How Free Do You Wanna Be?

“Master, to whom would we go?”
(Peter, 1st century)

Imagine a slave being given his freedom. Now imagine that same slave telling his master, “No, Master, I love serving you! My place is here with you. May I stay?” When the novelty of Christ wore off on His audience and His popularity waned, particularly when it dawned on them that His mission was not to come and make us feel better about ourselves but to make us holy, He watched a steady stream of “wanna eats but not wanna bes” walk away from Him and hitch a ride onto the wide road. We’ll just find somewhere else to take our business to, they sniffed.

When nary a soul remained He turned and saw His ragtag band of wannabes (save one) standing pat. “I’m not going to make you stay, fellows,” He offered. “You may leave anytime you wish.”

I can visualize Peter grouping The Twelve together in a sort of huddle and the subsequent whisperings, sometimes strained but mostly quiet and orderly. Then, I see as the small clutch of disciples breaks and they watch as Peter approaches the Master. “Lord, we’ve talked about it and pretty much all of us agree: where else could we go? You have the words of life. May we stay with You?”

In the Old Testament, when a slave of Judah was granted their Jubilee pardon, and one decided to stay put in his master’s household, he (or she) would place their earlobe against the doorpost of the master’s house and with a hammer and awl, the master would open a bloody hole in that part of the ear and after inserting a gold or brass or silver ring, the slave was his for life. By choice.

I take you now into the Upper Room on a melancholic Passover evening in Jerusalem’s first century, not too long after the aforementioned conversation. There we find thirteen men lounging around a table laden with the customary lamb, the herbs, the wine, with Jesus as its head. Judas is on one side and John is at His breast. The arrangement is quite telling. At Jesus’ back is Judas. At His front, near His heart, is the beloved disciple. Now, don’t miss this: John’s earlobe is pressed against the Master who has called himself in John’s gospel—and in his gospel alone—the Door. The picture is too good to miss. Here is John, by choice through intimacy, intentionally making himself the Master’s bondslave.

I’m not sure if this was ever attempted but I wonder what it would say of a slave if he or she was to tell their master, “Not just this ear, Master, but my other one as well. I want everyone to see, from all angles, that I belong to you and desire Your reign over me.” I could see an impetuous Peter, a doe-eyed John or a decisive Paul doing just that.

That’s freedom’s cost: a bloody ear. So how free do you wanna be?

One ear or two?


10 thoughts on “How Free Do You Wanna Be?

  1. Cheetah says:

    Wow! The insight is incredible. I pray that the New River congregation will hear much, much more of this in coming weeks. Praise God Most High for you, Pastor Mitchell. You are truly an anointed, two bloody eared servant of Christ.
    Yes, I’ll put my ear to the Door if you’ll hold my hand and steady my head for me and I can look at your face while it’s being done.


  2. J.Thomas says:

    To be a slave to Jesus Christ is to be a slave to Freedom Himself.

    The cost?

    Only our own life.

    Is it worth it?

    Yes and amen.


  3. J.Thomas says:

    I agree with Cheetah about your insight, Scott.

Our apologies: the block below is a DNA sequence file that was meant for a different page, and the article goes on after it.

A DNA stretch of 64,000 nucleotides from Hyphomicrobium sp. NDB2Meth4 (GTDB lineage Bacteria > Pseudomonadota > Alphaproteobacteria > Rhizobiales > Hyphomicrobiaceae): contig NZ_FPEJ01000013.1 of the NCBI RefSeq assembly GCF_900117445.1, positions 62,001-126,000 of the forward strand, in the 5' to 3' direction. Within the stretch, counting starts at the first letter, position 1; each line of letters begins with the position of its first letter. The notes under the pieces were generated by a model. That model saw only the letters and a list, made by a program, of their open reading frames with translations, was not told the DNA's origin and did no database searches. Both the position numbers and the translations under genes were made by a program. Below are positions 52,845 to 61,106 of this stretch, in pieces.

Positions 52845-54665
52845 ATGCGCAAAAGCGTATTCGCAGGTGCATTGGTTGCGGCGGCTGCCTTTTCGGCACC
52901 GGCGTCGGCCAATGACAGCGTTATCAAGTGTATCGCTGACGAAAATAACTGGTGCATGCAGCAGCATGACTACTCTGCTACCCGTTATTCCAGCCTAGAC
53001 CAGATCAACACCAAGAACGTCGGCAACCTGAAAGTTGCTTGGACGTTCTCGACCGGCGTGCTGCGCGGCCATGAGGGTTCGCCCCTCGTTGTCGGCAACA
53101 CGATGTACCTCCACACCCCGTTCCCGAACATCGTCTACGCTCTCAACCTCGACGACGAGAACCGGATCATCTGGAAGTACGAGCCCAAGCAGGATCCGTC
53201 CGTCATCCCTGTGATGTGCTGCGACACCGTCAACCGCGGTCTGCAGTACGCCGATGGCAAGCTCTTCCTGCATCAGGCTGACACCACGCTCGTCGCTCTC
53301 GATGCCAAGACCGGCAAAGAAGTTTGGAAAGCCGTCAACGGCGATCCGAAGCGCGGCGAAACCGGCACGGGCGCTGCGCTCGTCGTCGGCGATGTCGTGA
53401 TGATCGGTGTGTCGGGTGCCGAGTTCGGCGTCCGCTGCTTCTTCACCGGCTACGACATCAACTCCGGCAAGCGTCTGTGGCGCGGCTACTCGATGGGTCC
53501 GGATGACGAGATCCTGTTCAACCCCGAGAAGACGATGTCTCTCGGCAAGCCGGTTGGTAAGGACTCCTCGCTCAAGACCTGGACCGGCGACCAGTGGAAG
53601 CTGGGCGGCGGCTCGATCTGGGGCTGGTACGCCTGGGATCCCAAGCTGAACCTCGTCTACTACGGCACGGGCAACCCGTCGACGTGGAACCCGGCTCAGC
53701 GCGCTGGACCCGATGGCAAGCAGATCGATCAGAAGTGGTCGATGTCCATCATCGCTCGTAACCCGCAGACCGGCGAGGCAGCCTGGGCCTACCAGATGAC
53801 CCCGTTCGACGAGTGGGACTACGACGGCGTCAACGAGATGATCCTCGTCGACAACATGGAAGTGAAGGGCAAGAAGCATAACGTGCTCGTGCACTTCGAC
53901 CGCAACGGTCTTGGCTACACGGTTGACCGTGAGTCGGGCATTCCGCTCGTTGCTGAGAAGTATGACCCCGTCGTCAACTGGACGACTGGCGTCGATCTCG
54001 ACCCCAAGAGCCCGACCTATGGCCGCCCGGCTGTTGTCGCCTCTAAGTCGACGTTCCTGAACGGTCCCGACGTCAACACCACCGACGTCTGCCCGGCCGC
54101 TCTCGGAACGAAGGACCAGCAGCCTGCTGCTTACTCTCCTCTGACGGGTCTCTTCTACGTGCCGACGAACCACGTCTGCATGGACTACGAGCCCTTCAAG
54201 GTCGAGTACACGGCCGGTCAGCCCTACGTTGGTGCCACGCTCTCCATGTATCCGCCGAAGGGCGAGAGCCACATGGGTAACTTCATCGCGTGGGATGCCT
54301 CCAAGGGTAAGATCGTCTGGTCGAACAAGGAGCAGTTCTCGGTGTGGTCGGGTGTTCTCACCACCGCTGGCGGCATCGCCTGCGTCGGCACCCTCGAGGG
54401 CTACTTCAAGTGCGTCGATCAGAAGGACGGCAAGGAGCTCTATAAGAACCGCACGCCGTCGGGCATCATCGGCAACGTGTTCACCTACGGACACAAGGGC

Ear to the door.

    I’m certain that John “heard” the joy of the fellowship of the Godhead as he laid his head upon the bosom of our Lord, desiring to not only have his “ear pierced” as a sign to all (perhaps the spiritual application would be having our hearts pierced, which would also result in a clear testimony as to whom our master is) ,but to also “enter into” Christ.

    They began as slaves….
    What caused them to be known as friends?

    Thank you, Scott, for sharing Jesus Christ.


  4. rjperalta says:

    Excellent Scott!
    Very good insight.
    In answer to your question, both ears, by His Grace!

    God’s blessings upon you,


  5. Mic says:

    Thank you for this entry Scott! I identify with it so much, but since we have been in the book of Deuteronomy, how about this one.
    Deuteronomy 10:16″So circumcise your heart, and stiffen your neck no longer.” (Ouch!) 🙂


  6. pasturescott says:

    Cheetah…you have blessed me so! Your hope for the River is my hope as well, that we would all together be the fellowship of the bloody earlobes.

    God bless you greatly!


  7. pasturescott says:

    “Enter in” to Christ! Yes and amen, indeed, JT! I am taking your thought about what John heard as he laid against the Savior’s breast and finding much personal help in it. To me, you have captured what a quiet time is all about. To bend near to the heart of God and match Him rhythm for rhythm…and falling right into His Life!

    Love you bro!


  8. pasturescott says:

    I know you enough by now, Richard, that I would have easily guessed what your answer would be! The two-holed commitment (per se) is easily felt and read in your posts. Man, it’s a cool thing to have you visit here!

    Blessings and rivers of grace, brother!


  9. pasturescott says:

    Hey Mic! Ouch, indeed!

    But here is my heart, Lord. For You. Set me as a seal upon Your arm, O Lover of my soul…

    Isn’t that cool? What a Marriage Couple this is! The Bridegroom with the tattoo and the Bride with piercings!!!!


  10. J.Thomas says:

    Praise the Lord!

    A dear sister of ours said recently, “If we really knew the Lord for who He is, we would be singing and dancing in the streets”.


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